The conversation between the two doctors is a perfect example of all this. Just by listening to this little sample,
we are able to make an overall assessment of these speakers' language skills. We don't need to see if they know a
minimum of 2,000 words. Isn't it interesting that we are sure they know more than 2,000 words just by hearing
them use around 300? It seems paradoxical to me.


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leosmith
Senior Member
United States
Joined 4945 days ago

2365 posts - 3803 votes 
Speaks: English*
Studies: Tagalog

 
 Message 167 of 309
18 September 2014 at 3:28am | IP Logged 
s_allard wrote:
Just by listening to this little sample, we are able to make an overall assessment of these speakers'
language skills.

I'm guilty of doing this myself, but the sample is too small to be accurate, and I would never claim otherwise, as you
seem to be doing. Which brings me to the same question I often ask you in these long silly threads - why are you
doing this? How many words to speak? How long is a piece of string?

2 persons have voted this message useful



s_allard
Triglot
Senior Member
Canada
Joined 3825 days ago

2704 posts - 5424 votes 
Speaks: French*, English, Spanish
Studies: Polish

 
 Message 168 of 309
18 September 2014 at 4:13am | IP Logged 
leosmith wrote:
s_allard wrote:
Just by listening to this little sample, we are able to make an overall
assessment of these speakers'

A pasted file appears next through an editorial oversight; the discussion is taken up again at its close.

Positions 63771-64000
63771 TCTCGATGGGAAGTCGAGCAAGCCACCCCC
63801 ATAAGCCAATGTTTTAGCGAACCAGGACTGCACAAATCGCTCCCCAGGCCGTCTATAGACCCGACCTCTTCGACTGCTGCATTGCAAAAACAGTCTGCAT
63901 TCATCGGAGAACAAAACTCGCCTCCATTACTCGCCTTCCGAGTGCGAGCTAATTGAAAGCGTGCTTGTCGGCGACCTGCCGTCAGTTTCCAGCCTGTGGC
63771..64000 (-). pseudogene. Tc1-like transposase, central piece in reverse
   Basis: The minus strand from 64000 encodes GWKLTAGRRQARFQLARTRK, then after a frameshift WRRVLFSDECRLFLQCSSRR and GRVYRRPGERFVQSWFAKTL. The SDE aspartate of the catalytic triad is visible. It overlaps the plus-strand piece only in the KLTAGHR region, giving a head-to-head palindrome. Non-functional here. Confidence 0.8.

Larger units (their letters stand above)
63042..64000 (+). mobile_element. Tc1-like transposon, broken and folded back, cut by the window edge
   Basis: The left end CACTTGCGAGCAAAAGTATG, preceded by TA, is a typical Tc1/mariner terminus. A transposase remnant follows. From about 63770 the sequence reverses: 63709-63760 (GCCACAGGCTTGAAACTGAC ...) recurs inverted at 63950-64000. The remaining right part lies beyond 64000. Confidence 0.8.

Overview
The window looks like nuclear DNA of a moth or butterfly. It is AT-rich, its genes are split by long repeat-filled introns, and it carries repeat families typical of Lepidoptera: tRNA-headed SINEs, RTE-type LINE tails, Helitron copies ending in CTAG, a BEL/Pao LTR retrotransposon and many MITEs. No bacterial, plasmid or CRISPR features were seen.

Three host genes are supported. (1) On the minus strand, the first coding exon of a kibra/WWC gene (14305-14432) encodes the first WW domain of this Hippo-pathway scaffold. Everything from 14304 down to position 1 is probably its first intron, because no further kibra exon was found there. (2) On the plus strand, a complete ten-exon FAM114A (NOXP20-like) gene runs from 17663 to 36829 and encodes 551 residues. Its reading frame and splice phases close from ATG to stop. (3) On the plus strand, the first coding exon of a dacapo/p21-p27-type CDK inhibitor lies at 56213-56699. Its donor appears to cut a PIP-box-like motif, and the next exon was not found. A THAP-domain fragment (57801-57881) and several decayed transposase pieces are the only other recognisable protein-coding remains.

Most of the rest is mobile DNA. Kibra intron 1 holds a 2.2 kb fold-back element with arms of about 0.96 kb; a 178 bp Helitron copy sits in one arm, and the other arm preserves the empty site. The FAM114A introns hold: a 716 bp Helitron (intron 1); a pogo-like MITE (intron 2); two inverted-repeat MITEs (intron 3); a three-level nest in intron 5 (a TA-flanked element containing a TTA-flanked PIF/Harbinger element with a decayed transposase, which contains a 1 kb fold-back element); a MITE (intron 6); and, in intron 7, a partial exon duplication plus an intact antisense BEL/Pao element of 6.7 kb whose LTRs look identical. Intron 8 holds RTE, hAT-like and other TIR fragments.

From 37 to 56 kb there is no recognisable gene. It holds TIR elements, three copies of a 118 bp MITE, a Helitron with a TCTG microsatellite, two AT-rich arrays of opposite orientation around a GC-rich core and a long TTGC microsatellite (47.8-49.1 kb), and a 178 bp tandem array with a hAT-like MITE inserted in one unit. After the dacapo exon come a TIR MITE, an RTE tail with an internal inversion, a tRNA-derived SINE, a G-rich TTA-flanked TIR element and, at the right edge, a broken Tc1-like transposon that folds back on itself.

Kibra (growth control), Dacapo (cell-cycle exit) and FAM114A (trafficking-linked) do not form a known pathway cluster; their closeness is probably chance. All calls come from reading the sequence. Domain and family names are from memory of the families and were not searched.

language skills.

I'm guilty of doing this myself, but the sample is too small to be accurate, and I would never claim otherwise, as
you
seem to be doing. Which brings me to the same question I often ask you in these long silly threads - why are you
doing this? How many words to speak? How long is a piece of string?

I'm always struck by the fact that some people who have contributed nothing to the debate so far suddenly
decide that their only contribution will be to complain in an insulting fashion about the thread. It seems to me
that if the thread is so long and silly, why contribute to make it longer and sillier?

Some people are not interested in this thread, so they don't come here. Others like the give and take of serious
discussion. And then there are the lurkers who come to life from time to time to interject some irrelevant
comment into the discussion. But all that is par for the course.

That said, this post did ask an interesting question despite the nasty innuendo. Why do I like to debate a subject
to the bitter end? The answer is simple: I question what I think is poor science. I'm a skeptic. I don't take things
for granted. If I don't believe that a large vocabulary is synonymous with language proficiency, I don't see why I
should not make my voice heard loud and clear.

I will discuss methods and theory. I like to look at the data. I doubt that I change anybody's mind but at least we
have something to write about.

Some people like to debate. Others don't. Some people have something to say. Others don't.

I may be stubborn and hard-headed but when i'm wrong I'll admit it. I have been corrected on a few occasions.
Although I may be a bit snarky at times, I've never stooped to insults here and anywhere. And it's not for lack of
wanting to.


1 person has voted this message useful